Tobyhanna Army Depot, PA –
Warfighters use laser-based training tools repaired at Tobyhanna Army Depot to hone their combat skills.
Personnel started restoring nonfunctional Instrumentable-Multiple Integrated Laser Engagement System (I-MILES) tactical vehicle assets in July; meanwhile the man-worn equipment workload [here since 2018] was moved to a central facility in Kentucky.
Military members have come to rely on organic industrial base experts to arm them with mission capable I-MILES training devices. Incoming vehicle assets include Tactical Vehicle Systems, Wireless Independent Target System, Combat Vehicle Tactical Engagement Simulation System and MILES XXI.
“We have a great team supporting this mission,” said Electronics Mechanic Jeff Fitch, a work leader who has been part of the I-MILES program since the beginning. “Tobyhanna provides the workspace and manpower to make the repairs. Lockheed Martin provides what we need to do the job.”
Fitch is responsible for making sure the C4ISR Directorate’s I-MILES Branch employees supporting the mission can meet customer requirements. Tobyhanna technicians repair what is broken then test and inspect the assets before being sent back to the users, he said.
Two years ago, Tobyhanna joined forces with Lockheed Martin under the Army Training Aids, Devices, Simulators, Simulations, Maintenance Program’s seven-year multi-million-dollar contract to form the largest public-private partnership in the depot’s history.
“Our function is to make sure Tobyhanna technicians can be successful,” said Mike Kleiber, site lead for Lockheed Martin. He explained that the private-sector business manages the funding, provides specialized tools and handles all shipping and receiving. “We’ve received exceptional support from Tobyhanna. As a team we’ve been able to produce quality assets that benefit the Soldier.”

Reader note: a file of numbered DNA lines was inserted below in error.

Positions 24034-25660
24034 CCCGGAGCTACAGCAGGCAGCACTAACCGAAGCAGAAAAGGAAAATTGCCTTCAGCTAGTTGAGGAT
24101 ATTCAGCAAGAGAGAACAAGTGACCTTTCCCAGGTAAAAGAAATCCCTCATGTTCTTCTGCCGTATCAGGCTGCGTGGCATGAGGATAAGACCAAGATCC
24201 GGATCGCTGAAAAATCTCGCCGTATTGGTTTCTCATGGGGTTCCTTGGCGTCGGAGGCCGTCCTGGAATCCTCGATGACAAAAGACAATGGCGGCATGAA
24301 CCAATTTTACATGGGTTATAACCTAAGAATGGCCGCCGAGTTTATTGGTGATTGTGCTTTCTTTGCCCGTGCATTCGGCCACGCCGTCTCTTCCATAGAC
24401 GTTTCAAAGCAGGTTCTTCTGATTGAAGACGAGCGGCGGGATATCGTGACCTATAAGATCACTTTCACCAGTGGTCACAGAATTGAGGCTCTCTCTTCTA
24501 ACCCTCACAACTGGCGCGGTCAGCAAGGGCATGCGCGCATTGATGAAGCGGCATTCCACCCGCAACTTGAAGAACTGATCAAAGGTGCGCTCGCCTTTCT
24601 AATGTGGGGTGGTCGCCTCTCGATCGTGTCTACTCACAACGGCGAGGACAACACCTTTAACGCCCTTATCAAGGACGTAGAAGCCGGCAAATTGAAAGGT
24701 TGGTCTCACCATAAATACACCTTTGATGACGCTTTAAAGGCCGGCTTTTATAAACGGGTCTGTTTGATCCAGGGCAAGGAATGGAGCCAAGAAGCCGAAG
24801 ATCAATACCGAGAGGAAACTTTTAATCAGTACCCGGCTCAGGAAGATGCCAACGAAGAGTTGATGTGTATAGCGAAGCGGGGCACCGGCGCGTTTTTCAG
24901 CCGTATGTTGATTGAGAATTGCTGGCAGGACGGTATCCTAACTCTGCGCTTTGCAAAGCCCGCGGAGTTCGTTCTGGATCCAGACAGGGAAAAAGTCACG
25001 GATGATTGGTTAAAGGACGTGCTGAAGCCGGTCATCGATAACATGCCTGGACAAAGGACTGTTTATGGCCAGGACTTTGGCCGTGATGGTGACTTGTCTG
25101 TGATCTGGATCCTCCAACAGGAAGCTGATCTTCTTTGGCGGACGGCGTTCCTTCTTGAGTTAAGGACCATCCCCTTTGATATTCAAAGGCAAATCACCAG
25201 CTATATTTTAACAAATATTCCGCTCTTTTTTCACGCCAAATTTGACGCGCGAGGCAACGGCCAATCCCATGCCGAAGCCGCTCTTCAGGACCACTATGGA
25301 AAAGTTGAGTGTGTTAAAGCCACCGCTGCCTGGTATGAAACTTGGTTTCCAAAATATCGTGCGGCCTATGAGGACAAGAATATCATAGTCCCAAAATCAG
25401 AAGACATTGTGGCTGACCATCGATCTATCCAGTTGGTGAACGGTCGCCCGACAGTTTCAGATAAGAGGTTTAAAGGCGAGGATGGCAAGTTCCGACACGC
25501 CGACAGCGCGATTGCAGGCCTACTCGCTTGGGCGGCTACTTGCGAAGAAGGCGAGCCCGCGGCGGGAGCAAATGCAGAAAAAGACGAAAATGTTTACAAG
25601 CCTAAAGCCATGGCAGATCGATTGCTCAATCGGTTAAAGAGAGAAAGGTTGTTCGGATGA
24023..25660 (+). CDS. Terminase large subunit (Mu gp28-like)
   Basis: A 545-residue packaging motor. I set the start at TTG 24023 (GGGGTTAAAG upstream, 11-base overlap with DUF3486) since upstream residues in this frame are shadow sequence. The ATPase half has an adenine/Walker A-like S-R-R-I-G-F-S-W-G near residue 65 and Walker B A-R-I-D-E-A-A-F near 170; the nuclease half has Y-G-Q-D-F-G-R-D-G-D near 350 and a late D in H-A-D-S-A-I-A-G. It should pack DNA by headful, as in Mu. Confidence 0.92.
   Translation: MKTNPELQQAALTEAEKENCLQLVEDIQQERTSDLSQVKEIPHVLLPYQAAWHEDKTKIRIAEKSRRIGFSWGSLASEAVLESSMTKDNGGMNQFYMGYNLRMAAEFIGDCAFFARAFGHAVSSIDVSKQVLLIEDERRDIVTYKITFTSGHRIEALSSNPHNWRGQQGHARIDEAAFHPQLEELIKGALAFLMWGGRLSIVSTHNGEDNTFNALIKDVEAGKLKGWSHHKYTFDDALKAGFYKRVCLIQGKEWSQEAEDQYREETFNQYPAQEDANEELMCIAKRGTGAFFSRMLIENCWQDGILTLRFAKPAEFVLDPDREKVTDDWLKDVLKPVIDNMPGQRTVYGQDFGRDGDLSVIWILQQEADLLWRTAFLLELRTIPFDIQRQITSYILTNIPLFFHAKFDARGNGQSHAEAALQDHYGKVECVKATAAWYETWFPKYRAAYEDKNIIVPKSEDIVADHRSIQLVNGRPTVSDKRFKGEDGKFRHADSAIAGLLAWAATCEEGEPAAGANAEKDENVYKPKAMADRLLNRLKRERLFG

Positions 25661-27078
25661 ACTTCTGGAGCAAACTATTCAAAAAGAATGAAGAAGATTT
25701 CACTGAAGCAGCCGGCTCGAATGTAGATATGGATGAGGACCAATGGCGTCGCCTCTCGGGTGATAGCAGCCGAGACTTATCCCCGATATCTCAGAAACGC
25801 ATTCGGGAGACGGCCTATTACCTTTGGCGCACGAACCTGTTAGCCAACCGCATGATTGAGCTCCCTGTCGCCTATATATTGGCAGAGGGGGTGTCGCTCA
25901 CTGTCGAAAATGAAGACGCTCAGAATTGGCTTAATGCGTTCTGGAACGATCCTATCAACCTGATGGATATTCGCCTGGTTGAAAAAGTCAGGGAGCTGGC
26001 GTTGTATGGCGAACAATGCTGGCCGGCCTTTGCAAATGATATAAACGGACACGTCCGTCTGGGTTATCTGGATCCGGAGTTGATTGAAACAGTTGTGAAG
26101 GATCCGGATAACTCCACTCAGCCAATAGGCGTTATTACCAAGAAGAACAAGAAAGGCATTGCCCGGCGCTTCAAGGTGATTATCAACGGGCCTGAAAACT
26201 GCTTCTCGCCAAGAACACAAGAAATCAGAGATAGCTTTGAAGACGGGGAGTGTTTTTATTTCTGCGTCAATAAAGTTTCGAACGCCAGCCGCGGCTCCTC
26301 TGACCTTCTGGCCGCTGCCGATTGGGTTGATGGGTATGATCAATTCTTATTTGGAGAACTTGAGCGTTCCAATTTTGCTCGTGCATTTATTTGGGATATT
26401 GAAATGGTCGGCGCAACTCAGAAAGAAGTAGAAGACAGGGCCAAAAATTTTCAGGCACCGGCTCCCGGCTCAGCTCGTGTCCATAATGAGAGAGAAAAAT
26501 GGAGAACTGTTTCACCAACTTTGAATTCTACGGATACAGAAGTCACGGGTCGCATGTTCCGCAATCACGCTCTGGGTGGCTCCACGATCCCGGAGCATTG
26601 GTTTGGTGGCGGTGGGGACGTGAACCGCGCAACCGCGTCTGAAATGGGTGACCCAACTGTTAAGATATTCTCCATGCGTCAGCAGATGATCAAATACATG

The I-MILES branch chief applauds team members for stepping up to the challenge of repairing the different assets. Terri Callaghan also commends the strong working relationship between Tobyhanna Army Depot and Lockheed Martin. As the branch transitioned from man-worn to vehicle assets, leadership was able to implement a few changes to streamline work flow.
“This team is awesome,” Callaghan said, adding that she is new to the position and hoping to learn as much as she can during her tenure as branch chief. “Everyone is proactive and willing to do whatever it takes to meet the customer’s needs. For instance, everyone cross-trained so they could respond to work on all the assets, which gets the systems out the door faster.”
Work on laser-based training tools is scheduled until fiscal year 2025, according to the contract.
I-MILES gear is used by the U.S. military and other armed forces around the world for training purposes. It uses lasers and blank cartridges to simulate actual battle. Vehicles are typically outfitted with individual wireless detectors or a belt of laser sensors. Laser emitters are attached to the rifles’ barrels and the laser receptors on the Soldiers’ helmets and harnesses. According to the Army’s Program Executive Office for Simulation, Training and Instrumentation website, I-MILES devices are approved for use at home station, the combat training centers and in the theater of operations. The current “Instrumentable” MILES replaces the previously fielded “Basic” MILES, which cannot integrate into training instrumentation systems. The I-MILES program is comprised of five product lines: Individual Weapon System, Tactical Vehicle System, Combat Vehicle System, Shoulder Launched Munitions and Universal Controller Device.